19 CFR § 133.25 - Procedure on detention of articles subject to restriction.
(a) In general. Articles subject to the restrictions of §§ 133.22 and 133.23 shall be detained for 30 days from the date on which the merchandise is presented for Customs examination. The importer shall be notified of the decision to detain within 5 days of the decision that such restrictions apply. The importer may, during the 30-day period, establish that any of the circumstances described in § 133.22(c) or § 133.23(d) are applicable. Extensions of the 30-day time period may be freely granted for good cause shown.
(b) Notice of detention and disclosure of information. From the time merchandise is presented for Customs examination until the time a notice of detention is issued, Customs may disclose to the owner of the trademark or trade name any of the following information in order to obtain assistance in determining whether an imported article bears an infringing trademark or trade name. Once a notice of detention is issued, Customs shall disclose to the owner of the trademark or trade name the following information, if available, within 30 days, excluding weekends and holidays, of the date of detention:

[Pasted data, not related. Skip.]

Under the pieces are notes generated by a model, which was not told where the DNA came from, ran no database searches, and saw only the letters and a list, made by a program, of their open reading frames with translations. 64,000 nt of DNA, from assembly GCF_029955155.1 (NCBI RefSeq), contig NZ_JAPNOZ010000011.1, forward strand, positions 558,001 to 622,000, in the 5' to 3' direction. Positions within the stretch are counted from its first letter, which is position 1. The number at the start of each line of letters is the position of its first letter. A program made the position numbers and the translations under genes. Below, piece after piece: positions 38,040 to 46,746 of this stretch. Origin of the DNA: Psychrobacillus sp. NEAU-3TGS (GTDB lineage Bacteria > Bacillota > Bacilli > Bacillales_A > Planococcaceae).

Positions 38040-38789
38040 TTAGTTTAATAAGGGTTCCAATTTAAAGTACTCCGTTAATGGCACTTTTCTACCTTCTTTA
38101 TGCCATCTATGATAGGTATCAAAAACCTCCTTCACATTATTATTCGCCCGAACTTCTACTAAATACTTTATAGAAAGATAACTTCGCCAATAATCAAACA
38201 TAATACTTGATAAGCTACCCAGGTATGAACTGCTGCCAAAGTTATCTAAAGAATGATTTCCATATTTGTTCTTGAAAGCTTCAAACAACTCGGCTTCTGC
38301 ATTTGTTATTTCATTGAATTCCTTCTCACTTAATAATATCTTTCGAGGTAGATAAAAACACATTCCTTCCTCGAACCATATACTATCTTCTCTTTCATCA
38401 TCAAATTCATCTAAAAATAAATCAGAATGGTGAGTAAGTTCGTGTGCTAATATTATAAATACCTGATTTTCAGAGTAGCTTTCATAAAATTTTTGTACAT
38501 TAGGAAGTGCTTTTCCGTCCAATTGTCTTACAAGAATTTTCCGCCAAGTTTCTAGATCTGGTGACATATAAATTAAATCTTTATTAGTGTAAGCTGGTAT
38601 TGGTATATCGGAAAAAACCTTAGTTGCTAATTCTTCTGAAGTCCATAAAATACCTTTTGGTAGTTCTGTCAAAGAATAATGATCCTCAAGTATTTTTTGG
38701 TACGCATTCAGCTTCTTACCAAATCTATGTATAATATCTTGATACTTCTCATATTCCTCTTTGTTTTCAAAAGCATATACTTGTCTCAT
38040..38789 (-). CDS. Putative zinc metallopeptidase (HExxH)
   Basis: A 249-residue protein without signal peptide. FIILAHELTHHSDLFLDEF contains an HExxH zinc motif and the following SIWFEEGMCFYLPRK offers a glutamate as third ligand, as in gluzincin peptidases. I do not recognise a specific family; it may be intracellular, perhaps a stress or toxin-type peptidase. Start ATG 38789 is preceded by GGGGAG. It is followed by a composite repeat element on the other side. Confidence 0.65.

(1) The date of importation;
(2) The port of entry;
(3) A description of the merchandise;
(4) The quantity involved; and
(5) The country of origin of the merchandise.
(c) Disclosure to the trademark or trade name owner. At any time following presentation of the merchandise for CBP's examination, but prior to seizure, CBP may release a sample of the suspect merchandise to the owner of the trademark or trade name for examination or testing to assist in determining whether the article imported bears an infringing trademark or trade name. To obtain a sample under this paragraph, the owner of the mark must furnish to CBP a bond in the form and amount specified by CBP, conditioned to indemnify the importer or owner of the imported article against any loss or damage resulting from the furnishing of the sample by CBP to the owner of the mark. CBP may demand the return of the sample at any time. The owner must return the sample to CBP upon demand or at the conclusion of the examination or testing, whichever occurs sooner. In the event that the sample is damaged, destroyed, or lost while in the possession of the trademark or trade name owner, the owner must, in lieu of returning the sample, certify to CBP that: “The sample described as [insert description] and provided pursuant to 19 CFR 133.25(c) was (damaged/destroyed/lost) during examination or testing for trademark infringement.”
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